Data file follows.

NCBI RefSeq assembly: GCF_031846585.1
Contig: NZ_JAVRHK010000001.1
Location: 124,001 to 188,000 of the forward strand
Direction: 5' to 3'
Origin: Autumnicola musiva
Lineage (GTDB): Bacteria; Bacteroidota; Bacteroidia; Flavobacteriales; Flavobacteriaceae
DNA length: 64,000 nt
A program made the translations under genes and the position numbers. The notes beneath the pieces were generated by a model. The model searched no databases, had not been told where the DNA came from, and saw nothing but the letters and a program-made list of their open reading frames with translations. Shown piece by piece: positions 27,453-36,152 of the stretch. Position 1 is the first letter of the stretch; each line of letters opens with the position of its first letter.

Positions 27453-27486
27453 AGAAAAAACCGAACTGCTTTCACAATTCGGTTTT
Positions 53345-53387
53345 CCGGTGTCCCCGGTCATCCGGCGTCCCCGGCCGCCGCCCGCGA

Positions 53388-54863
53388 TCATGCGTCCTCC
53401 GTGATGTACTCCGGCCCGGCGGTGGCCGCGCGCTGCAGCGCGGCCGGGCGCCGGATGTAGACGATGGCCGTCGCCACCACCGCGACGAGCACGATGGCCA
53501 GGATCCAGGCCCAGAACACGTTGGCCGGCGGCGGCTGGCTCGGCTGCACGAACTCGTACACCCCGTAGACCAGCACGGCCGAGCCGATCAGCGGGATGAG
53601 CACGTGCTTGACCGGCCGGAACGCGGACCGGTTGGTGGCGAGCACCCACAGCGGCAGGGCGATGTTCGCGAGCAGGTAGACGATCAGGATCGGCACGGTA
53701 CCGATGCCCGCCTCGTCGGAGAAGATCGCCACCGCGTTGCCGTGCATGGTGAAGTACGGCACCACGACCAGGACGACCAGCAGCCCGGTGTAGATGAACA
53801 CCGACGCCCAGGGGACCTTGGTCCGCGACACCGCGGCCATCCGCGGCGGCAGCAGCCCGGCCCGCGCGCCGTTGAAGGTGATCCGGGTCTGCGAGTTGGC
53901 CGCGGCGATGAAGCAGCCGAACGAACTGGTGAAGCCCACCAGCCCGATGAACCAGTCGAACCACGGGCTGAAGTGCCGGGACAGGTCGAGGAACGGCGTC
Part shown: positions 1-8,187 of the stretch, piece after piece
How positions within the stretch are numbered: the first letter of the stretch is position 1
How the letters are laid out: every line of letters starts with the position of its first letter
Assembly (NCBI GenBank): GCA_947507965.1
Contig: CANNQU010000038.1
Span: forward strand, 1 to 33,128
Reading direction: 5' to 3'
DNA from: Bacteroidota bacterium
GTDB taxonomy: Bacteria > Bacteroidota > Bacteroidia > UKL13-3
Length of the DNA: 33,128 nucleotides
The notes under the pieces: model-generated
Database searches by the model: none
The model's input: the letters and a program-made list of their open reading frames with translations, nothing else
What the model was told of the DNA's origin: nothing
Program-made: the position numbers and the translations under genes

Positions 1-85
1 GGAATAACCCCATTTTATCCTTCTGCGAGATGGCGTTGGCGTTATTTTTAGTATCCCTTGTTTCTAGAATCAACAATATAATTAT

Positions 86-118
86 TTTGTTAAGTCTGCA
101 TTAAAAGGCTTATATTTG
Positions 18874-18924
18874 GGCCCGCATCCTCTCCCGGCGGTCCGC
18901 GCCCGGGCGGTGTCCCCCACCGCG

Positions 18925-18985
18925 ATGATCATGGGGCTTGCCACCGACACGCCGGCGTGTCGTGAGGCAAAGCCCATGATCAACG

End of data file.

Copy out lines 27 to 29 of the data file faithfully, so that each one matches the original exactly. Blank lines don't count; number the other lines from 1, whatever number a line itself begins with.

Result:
Reading direction: 5' to 3'
DNA from: Bacteroidota bacterium
GTDB taxonomy: Bacteria > Bacteroidota > Bacteroidia > UKL13-3